Spring was a whirlwind of events here on the farm.
Joe's much-anticipated gathering to celebrate his retirement from the Coast Guard was canceled due to the covid19 pandemic. He packed up solo at his apartment in Massachusetts, had a small informal retirement ceremony at work, and left. Four hours later he showed up at the little co-op I work at in his fancy dress uniform. We took photos at home in the yard, and that was the extent of his day. Definitely not what we expected, but memorable none the less I suppose.
Only a few days after Joe's arrival home, our farm-in-a-box arrived from Fedco with over 100+ plants. This spring we planted 20 fruit trees, a dozen blueberries, 3 dozen raspberries, a strawberry patch, a dozen more medicinal perennials, lots of veggies in raised beds near the house, and rows of potatoes and onions in our field. There were also far more shrubs, bushes, flowers, and medicinal herbs than anyone could keep track of. Something like 500 plants minus the veggie garden. And then it didn't rain for about 8 weeks so we (mostly Joe) spent 20+ hours a week watering all these new little plant babies. It was busy, to say the least. The reward is here though, lush green plants and baskets full of food.
We bought two greenhouse kits this spring, only one of which we got up before the planting extravaganza mentioned above. Soph and I started a couple of hundred veggie, herb, and flower seedlings in it. I'm hoping we'll get the second one assembled soon so we can get winter veggies started in early August for greens and such. My friend Bliss has a lovely little greenhouse that she picks salad greens and kale from all winter. Such abundance in January.
We bought 8 chicks during the first part of social distancing and we just added another 16, plus four baby ducks. Fluffy = stress reduction! By the time this batch is ready to join the flock outside, the two dozen meat birds chicks will be here. This is our first time raising meat birds and we opted for Freedom Rangers which will grow slower and enjoy foraging.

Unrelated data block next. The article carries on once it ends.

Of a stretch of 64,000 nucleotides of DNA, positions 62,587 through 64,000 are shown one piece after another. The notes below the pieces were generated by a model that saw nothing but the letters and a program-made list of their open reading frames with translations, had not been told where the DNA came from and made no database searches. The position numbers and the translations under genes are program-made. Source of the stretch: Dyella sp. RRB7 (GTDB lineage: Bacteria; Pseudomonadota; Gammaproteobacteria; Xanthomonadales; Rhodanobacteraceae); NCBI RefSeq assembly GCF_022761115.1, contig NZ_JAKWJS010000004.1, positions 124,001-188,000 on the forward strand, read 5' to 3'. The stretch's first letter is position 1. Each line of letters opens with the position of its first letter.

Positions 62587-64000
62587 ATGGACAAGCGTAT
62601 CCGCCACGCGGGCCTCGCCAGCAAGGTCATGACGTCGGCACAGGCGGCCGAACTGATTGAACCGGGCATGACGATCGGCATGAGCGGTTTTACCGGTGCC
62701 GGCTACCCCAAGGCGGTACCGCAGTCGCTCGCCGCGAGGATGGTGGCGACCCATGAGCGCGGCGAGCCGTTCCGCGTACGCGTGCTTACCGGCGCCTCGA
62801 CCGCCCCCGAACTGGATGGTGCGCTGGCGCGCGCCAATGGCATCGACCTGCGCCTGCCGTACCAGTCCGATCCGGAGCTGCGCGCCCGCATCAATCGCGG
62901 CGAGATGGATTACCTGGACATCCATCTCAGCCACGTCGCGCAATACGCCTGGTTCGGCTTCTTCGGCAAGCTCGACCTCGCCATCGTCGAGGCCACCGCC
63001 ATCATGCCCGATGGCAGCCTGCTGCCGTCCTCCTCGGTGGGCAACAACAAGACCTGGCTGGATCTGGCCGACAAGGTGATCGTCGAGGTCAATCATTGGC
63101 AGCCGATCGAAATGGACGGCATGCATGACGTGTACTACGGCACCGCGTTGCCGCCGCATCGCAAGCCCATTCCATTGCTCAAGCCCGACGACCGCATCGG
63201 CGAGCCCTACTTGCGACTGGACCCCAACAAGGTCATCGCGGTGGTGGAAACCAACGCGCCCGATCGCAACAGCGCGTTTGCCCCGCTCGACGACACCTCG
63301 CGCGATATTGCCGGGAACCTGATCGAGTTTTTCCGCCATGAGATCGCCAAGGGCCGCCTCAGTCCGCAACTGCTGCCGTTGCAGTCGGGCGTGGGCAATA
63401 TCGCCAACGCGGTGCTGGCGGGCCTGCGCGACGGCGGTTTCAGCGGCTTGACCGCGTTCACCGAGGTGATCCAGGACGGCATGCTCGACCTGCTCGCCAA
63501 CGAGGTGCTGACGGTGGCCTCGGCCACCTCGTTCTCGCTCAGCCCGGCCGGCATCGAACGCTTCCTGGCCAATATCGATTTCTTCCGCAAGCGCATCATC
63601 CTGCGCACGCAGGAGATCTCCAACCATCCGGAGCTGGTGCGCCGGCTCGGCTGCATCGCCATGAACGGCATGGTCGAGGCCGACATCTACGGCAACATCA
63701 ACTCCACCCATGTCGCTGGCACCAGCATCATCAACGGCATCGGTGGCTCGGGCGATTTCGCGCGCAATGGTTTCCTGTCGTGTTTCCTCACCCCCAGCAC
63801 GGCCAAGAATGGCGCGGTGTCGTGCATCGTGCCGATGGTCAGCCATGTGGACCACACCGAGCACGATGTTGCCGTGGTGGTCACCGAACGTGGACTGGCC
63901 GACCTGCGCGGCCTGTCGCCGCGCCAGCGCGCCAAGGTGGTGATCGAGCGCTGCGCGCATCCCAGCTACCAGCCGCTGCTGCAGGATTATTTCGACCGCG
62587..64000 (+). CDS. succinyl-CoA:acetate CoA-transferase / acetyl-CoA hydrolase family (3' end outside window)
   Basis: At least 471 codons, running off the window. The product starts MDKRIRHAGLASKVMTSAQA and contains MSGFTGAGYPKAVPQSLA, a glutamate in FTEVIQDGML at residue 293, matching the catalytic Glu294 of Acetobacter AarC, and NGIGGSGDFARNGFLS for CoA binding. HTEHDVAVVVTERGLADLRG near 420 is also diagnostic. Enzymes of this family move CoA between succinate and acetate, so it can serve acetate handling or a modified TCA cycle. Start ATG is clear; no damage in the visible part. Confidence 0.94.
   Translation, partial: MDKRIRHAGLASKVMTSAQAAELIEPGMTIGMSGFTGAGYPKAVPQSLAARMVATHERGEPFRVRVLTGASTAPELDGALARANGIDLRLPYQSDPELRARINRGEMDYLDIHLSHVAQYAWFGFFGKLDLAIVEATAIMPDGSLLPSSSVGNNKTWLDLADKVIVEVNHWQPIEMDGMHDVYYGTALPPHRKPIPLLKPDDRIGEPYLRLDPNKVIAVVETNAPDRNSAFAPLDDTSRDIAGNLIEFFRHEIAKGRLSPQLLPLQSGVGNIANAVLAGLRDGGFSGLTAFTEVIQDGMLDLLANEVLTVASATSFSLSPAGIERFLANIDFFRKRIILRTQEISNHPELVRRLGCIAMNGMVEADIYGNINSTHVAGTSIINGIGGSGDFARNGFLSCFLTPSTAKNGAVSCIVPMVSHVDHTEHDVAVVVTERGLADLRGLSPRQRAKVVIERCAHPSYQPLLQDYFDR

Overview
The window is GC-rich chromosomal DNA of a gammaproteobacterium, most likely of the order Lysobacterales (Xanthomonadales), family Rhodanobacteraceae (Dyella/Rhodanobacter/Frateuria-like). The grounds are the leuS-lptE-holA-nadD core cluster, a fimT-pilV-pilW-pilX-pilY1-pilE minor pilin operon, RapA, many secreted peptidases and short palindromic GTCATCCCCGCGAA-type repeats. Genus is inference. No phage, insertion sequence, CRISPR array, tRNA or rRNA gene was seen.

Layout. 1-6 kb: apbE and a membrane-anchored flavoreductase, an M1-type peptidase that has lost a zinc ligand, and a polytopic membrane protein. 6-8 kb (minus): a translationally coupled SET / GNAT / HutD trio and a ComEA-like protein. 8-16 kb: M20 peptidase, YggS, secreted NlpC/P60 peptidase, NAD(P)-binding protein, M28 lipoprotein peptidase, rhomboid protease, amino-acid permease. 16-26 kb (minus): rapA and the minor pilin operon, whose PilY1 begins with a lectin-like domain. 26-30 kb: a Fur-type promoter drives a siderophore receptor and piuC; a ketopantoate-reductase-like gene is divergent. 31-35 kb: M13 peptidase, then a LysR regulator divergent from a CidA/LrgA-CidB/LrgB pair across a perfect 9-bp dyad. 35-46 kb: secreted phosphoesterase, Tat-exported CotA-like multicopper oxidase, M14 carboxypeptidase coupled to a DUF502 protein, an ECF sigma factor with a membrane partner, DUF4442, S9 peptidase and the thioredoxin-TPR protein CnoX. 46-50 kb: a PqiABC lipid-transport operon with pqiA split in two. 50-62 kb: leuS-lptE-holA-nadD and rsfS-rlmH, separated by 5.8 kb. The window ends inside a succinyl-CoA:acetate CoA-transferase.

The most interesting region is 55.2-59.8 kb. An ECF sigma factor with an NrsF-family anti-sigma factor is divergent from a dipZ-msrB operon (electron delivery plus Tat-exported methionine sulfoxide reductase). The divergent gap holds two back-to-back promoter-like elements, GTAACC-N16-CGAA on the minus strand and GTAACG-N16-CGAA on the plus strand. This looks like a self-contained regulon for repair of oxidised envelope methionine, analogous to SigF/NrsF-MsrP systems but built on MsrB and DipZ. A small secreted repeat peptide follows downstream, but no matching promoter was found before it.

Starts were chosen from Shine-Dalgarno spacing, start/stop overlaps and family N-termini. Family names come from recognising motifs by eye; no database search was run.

Infrastructure projects included three new garden beds, cattle panel trellising for peas/beans/cucumbers, a chicken coop, and 300+ feet of deer fencing around the new orchard. Joe used a rototiller to till three forty-foot rows for potatoes and onions in the field next door - and then we spent hours picking rocks out of the soil. So. Many. Rocks. Joe installed recessed lighting in our dining room and living room as the first part of a bigger project - finishing the attic space! We're adding two small bedrooms and storage upstairs. The kids will move into the new rooms, Sophie's loft will become a guest space and sewing nook, and Luke's old room will become a much-needed studio space for Sweetbrier Farms Apothecary! All these projects pushed Joe's garage + pottery studio project off until next spring, he definitely took one for the team putting all of our needs before his, he's like that.
I suppose that pretty much has you up to date on the farm. Oh, one last thing. A sneaky photo taken by our kiddo on a recent sunset walk. It really is a little slice of heaven here on the farm.....
Until next time,
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